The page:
The spelling boffins are out of practice

18th January 2008 at 00:00

It's a tricky instrument, the English language. Why, for instance, is cough not cow, when that well-known town in Berkshire is not Sloff, but Slough?

"Affect", you might reasonably explain, is a verb while "effect" is a noun. And then someone comes up with the phrase "to effect a transaction" and you're right back to square one.

But spelling is the real minefield. If your professional accommodation means that you definitely sit on a separate committee, you've probably made five errors before you've started.

And even those in the trade can't seem to sort out the two versions of statione(a)ry. I spotted a heroic, but wrong, attempt just the other day. "Buy your stationary here," the message in the newsagent's window proudly proclaimed. Presumably his envelope business was slow almost to the point of stopping. (In case you too are uncertain, that's the clue: "e" for envelopes.)

If you teach other people how to use this slippery language of ours, you can't help but notice the simple pleasure that some of them get when you slip up yourself. I once made the day of a student by telling him I needed to consult a dictionary for a word he was trying to spell.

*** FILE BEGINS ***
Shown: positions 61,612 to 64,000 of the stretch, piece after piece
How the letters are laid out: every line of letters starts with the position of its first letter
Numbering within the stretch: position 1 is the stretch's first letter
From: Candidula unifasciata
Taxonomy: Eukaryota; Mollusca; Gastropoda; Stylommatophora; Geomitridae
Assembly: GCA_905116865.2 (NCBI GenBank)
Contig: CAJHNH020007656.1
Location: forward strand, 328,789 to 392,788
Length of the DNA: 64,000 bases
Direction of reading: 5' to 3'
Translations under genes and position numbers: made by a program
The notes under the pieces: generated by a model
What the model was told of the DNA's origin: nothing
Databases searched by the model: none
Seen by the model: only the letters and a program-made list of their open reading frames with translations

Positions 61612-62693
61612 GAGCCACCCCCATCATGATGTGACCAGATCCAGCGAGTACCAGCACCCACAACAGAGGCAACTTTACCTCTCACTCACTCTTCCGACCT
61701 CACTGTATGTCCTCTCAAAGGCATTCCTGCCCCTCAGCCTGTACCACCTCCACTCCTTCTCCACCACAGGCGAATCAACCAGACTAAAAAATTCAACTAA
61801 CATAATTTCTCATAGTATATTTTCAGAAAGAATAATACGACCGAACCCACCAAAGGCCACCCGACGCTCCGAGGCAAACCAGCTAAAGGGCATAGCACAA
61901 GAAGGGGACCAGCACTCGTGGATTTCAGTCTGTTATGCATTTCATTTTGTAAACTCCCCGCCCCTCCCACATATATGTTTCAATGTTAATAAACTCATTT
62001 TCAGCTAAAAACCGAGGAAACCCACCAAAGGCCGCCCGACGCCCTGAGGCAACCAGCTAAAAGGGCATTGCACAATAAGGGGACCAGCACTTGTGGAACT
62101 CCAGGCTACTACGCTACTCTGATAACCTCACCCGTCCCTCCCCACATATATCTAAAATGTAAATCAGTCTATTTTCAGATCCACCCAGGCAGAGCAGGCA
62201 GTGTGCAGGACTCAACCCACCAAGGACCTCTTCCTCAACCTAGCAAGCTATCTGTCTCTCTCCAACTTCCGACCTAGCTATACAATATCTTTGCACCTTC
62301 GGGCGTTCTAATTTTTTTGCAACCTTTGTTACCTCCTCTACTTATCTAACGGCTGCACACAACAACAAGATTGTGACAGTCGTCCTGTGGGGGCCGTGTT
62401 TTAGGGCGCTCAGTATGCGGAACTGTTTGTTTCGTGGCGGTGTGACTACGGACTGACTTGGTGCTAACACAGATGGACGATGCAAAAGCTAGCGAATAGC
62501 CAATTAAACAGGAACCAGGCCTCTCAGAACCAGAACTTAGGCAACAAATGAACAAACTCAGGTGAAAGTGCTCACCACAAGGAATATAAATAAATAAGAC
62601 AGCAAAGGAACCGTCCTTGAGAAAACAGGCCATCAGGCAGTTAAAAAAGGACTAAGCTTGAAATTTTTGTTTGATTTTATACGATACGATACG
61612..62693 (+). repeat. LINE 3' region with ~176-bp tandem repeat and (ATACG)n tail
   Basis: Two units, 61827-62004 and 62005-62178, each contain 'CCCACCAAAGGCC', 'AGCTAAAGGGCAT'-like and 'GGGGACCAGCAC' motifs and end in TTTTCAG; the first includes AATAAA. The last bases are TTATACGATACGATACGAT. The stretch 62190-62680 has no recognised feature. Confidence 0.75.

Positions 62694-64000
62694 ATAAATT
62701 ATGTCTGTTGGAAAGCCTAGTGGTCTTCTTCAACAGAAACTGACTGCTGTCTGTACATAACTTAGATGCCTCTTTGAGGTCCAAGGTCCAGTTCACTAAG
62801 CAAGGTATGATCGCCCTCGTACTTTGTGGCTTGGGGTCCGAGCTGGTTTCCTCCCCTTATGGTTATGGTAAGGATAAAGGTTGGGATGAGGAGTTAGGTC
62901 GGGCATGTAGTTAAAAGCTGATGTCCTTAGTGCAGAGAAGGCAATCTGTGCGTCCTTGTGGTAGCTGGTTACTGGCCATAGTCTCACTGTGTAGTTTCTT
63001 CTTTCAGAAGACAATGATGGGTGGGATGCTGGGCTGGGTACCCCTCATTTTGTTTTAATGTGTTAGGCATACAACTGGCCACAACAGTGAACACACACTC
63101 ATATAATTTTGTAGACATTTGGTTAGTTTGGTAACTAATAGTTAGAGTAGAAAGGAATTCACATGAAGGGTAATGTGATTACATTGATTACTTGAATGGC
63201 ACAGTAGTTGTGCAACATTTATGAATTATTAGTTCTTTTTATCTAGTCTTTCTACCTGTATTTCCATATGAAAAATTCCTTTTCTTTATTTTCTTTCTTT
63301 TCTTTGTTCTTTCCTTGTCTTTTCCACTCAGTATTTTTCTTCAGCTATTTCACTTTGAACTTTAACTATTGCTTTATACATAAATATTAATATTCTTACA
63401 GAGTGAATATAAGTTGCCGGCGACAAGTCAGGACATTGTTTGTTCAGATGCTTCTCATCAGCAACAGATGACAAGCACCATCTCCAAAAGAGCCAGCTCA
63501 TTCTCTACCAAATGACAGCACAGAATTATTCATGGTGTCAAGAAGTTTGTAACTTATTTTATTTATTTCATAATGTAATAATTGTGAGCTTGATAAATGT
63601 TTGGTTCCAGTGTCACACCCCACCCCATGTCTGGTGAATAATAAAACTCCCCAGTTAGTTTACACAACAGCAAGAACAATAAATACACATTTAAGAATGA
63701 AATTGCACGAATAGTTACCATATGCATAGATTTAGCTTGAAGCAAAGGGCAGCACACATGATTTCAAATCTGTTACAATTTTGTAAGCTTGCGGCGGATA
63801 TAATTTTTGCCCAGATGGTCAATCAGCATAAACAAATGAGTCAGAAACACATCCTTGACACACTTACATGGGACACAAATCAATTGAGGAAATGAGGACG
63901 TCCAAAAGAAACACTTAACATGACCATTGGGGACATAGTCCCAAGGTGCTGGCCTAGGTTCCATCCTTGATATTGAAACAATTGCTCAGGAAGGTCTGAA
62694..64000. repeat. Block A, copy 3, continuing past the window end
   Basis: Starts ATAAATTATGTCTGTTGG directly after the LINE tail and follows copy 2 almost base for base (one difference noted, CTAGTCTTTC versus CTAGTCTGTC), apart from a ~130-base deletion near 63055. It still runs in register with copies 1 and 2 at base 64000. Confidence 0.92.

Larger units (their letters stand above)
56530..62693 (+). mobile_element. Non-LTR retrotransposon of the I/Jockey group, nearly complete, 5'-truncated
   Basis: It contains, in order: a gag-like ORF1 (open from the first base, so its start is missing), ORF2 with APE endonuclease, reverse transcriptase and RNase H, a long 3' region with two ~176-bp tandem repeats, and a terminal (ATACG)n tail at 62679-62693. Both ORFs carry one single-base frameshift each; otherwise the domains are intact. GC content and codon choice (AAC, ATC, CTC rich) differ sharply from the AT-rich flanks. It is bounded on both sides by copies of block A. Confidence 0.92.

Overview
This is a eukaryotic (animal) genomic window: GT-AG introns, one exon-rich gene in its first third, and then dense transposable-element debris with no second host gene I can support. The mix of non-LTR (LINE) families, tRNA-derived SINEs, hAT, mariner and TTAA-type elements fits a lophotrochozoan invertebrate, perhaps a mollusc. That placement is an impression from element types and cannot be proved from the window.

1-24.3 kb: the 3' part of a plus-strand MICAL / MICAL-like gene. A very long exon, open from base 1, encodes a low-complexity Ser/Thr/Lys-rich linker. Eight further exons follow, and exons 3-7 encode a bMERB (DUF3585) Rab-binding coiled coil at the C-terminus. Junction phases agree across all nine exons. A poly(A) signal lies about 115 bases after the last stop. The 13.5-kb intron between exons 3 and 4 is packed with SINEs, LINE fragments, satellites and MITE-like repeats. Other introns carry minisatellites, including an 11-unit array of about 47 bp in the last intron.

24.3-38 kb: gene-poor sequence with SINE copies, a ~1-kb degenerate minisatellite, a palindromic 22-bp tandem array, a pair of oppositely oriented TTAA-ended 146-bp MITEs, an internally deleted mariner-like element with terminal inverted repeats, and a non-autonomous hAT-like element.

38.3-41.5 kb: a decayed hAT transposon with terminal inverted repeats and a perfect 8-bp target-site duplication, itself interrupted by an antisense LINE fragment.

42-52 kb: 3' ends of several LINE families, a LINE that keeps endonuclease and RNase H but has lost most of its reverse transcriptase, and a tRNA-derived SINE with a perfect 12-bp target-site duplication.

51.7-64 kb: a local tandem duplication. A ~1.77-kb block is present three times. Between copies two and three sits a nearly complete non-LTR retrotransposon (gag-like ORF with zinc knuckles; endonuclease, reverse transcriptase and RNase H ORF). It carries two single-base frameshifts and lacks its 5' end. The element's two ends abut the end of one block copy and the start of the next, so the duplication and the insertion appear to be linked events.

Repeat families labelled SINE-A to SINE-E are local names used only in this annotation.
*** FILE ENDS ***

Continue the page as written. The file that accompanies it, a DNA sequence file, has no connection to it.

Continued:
We can get our own back, though, when we discover the errors of others. Examining bodies are particular targets. Aren't they supposed to be setting standards?

So what a joy it was to come across the following in a level 2 (GCSE equivalent) unit specification put out by the National Open College Network. The bugbear here was one of the other old language chestnuts: practice and practise. It is basically a question of whether you mean the noun or the verb. Thus "a doctor's practice" is spelt with a "c", whereas "to practise as a doctor" requires an "s".

In the unit in question, assessment criterion 3.2 says that students should be able "to practice in private study time". This is clearly a verb, not a noun, requiring an "s".

All right, you're no doubt thinking, but it's an error that anyone could make. Well, yes. But then the full wording of the assessment criterion is: "Practice spellings in private study time" and the unit title is improving spelling skills.

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